received, only 2 supported it


No one bought Clipper


AT&T shut down its product line, offered leftover phones to
employees to get rid of them


Oddly, the proposal probably did more to galvanize the
strong
-
crypto community than anything else

March 10, 2011

Practical Aspects of Modern Cryptography

26

March 10, 2011

Practical Aspects of Modern Cryptography

27

Agenda


Guest lecture


Final project presentation logistics


The Politics of Crypto


Export Controls


Key Escrow


The Clipper Chip


Copyright and the
DMCA


Course evaluations



March 10, 2011

Practical Aspects of Modern Cryptography

28

Copyright


More recently, cryptography has become an issue in the
area of copyright.


Why?


The rise of digital rights management (DRM) systems, all
of which are based on strong crypto.


Break the crypto, break the DRM…

March 10, 2011

Practical Aspects of Modern Cryptography

29

Copyright & DRM


Digital Rights Management (DRM) technologies limit
access to digital intellectual property.


Example: A DRM
-
protected e
-
book might let you loan it
only once, and then for only a two
-
week period


Example: A DRM
-
protected streaming audio player could
charge you based on bandwidth & content.


Major issues:


How restrictive can a DRM be?


How restrictive should a DRM be?


How do DRMs interact with “fair use” and other copyright
rights reserved to the public?

March 10, 2011

Practical Aspects of Modern Cryptography

30

Digital Millennium Copyright Act (DMCA)


Characterized by proponents as a “small, technical”
change to US copyright law


In reality, made major, sweeping provisions to the rules
regarding digital content


Incorporated into U.S. law at 17 USC 1201 et. sec.


“No person shall circumvent a technological measure that
effectively controls access to a work protected under
[copyright]…”

March 10, 2011

Practical Aspects of Modern Cryptography

31

Anti
-
Circumvention Measures


The DMCA made it a crime to circumvent a “technological
measure that effectively controls access to a work”


“A technological measure ‘effectively controls access to a
work’ if the measure, in the ordinary course of its
operation, requires the application of information…with the
authority of the copyright owner, to gain access to the
work.


Limited exemptions for


Encryption research


Reverse
-
engineering computer programs for
interoperability.

March 10, 2011

Practical Aspects of Modern Cryptography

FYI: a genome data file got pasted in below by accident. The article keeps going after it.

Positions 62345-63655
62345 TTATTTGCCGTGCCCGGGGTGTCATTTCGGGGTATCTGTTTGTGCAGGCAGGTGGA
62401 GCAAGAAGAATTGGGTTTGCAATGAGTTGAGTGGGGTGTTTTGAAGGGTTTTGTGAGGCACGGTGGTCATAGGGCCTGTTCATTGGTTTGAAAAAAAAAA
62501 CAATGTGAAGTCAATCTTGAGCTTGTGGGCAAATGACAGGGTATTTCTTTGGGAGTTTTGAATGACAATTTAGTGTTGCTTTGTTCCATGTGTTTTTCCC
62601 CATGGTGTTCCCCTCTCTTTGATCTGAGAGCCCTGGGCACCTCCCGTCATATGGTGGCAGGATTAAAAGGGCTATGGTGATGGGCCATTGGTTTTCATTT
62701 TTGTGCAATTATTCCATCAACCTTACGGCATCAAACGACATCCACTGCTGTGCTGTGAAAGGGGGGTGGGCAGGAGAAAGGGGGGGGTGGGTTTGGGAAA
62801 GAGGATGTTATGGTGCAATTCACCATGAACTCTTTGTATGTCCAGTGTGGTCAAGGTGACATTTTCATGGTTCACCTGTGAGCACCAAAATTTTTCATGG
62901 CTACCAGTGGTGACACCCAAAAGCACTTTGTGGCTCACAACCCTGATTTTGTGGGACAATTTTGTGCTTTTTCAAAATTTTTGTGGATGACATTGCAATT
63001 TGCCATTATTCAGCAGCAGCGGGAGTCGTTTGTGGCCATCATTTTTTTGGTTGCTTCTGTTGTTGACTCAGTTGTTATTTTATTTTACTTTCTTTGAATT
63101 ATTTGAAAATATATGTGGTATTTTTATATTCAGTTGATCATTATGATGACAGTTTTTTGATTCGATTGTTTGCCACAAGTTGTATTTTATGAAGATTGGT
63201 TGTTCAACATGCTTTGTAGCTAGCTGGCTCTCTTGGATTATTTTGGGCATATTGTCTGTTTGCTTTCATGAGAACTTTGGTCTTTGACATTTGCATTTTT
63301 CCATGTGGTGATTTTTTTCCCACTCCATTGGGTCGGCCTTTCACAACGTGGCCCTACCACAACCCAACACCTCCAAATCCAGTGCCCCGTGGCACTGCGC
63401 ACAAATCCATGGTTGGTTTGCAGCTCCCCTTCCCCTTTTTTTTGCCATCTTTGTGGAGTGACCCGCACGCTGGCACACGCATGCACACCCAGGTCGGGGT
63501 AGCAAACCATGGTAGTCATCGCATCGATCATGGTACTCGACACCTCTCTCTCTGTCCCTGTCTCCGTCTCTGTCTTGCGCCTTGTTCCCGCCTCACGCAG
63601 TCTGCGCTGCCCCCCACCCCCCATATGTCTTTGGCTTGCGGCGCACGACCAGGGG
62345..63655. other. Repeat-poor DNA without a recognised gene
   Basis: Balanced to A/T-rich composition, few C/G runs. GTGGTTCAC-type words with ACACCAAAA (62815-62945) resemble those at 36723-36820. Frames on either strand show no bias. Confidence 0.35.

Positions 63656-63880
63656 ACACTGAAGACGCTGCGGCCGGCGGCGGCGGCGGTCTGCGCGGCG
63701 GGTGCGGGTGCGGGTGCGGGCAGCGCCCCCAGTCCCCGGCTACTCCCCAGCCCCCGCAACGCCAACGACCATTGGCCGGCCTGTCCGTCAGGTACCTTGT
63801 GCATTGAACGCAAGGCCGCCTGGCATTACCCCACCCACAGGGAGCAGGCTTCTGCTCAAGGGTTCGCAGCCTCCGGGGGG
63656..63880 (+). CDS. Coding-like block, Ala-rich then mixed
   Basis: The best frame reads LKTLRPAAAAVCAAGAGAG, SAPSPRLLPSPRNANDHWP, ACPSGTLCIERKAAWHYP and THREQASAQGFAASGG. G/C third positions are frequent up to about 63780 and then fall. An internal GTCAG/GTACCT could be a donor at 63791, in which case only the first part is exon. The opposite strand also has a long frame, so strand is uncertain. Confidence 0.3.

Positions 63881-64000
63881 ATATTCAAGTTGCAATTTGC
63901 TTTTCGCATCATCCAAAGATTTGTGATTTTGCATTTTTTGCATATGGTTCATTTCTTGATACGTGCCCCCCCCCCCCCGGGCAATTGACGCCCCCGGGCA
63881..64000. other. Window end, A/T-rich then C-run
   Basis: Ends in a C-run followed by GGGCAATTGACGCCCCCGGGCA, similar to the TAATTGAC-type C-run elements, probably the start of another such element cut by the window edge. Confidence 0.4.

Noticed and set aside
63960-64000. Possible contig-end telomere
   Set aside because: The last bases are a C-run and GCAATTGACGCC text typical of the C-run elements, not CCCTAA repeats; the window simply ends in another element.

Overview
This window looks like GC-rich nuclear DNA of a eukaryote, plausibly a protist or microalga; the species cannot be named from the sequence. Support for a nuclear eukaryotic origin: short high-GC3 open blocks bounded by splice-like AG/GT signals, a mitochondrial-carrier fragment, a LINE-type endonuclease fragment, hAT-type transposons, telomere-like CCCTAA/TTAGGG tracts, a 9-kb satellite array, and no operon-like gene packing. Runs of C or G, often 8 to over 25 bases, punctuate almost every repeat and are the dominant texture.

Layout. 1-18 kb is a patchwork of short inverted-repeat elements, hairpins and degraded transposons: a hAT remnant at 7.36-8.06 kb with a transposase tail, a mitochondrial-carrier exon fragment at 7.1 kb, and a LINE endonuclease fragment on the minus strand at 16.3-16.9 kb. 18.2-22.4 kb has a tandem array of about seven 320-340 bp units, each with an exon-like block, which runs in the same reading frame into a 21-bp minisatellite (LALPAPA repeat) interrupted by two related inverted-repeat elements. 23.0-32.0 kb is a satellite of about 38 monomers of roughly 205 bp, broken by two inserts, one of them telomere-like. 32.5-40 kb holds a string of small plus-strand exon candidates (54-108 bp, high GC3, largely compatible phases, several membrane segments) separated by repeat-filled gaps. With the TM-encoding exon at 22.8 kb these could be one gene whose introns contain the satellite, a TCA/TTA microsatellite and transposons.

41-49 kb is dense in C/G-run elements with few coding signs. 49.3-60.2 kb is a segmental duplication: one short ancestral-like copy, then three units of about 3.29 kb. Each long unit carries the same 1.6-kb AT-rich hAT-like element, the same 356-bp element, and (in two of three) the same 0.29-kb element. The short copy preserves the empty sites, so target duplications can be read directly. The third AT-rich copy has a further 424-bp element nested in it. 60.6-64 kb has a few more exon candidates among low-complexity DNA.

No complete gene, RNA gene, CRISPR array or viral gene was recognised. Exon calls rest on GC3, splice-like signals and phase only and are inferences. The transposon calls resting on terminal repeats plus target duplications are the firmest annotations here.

32

DMCA cases/issues (1)


DeCSS


DVDs are encrypted. In order to play a DVD, a licensed DVD
play must first authenticate to the DVD disk.


DeCSS is a program that removes/bypasses the encryption,
allowing the DVD to be played on an “unlicensed” player,
such as a Linux box.


MPAA sued, claiming DCMA violations


Upheld in NY

March 10, 2011

Practical Aspects of Modern Cryptography

33

DMCA cases/issues (2)


Blizzard v.
BNetD


Reverse
-
engineering of client
-
server protocol to allow third
-
party servers


Felten

v. RIAA


The SDMI challenge


Macrovision

v. 321 Studios

MGM v. 321 Studios


DVD copying software


US v.
ElcomSoft

and
Sklyarov


Criminal prosecution for distribution of
ElcomSoft’s

“Advanced eBook
Processor”


Lexmark v. Static Control


Laser toner cartridges


Chamberlain v.
Skylink


Garage door remote controllers

March 10, 2011

Practical Aspects of Modern Cryptography

34

DMCA Exemptions (2010 round)


As part of the DMCA, every three years the Librarian of
Congress is charged with investigating whether any
classes of works should be exempted from the anti
-
circumvention provisions.


The Registrar of Copyrights conducts a
rulemaking
procedure & solicits input from the public. The result is a
series of recommendations to the Librarian


March 10, 2011

Practical Aspects of Modern Cryptography

35

DMCA Exemptions (2010 round)


The results of the most recent round of exemption rulemaking was
announced last July. Six classes of works were exempted. In short they are:


Extraction of clips from CSS
-
protected DVDs for


Educational uses by college and university professors and by college and university
film and media studies students


Documentary filmmaking;


Noncommercial videos


Cellphone “
jailbreaking
” (two types: access to MO & third
-
part apps)


Testing, investigating, security research on video games on personal
computers


Dongle
-
protected computer programs where the dongles are obsolete or
malfunction.


eBooks that have access controls that prevent screen readers/read
-
aloud
functions.



See
http://www.loc.gov/today/pr/2010/10
-
169.html

for details


March 10, 2011

Practical Aspects of Modern Cryptography

36

Agenda


Guest lecture


Final project presentation logistics


The Politics of Crypto


Export Controls


Key Escrow


The Clipper Chip


Copyright and the
DMCA


Course evaluations



March 10, 2011

Practical Aspects of Modern Cryptography

37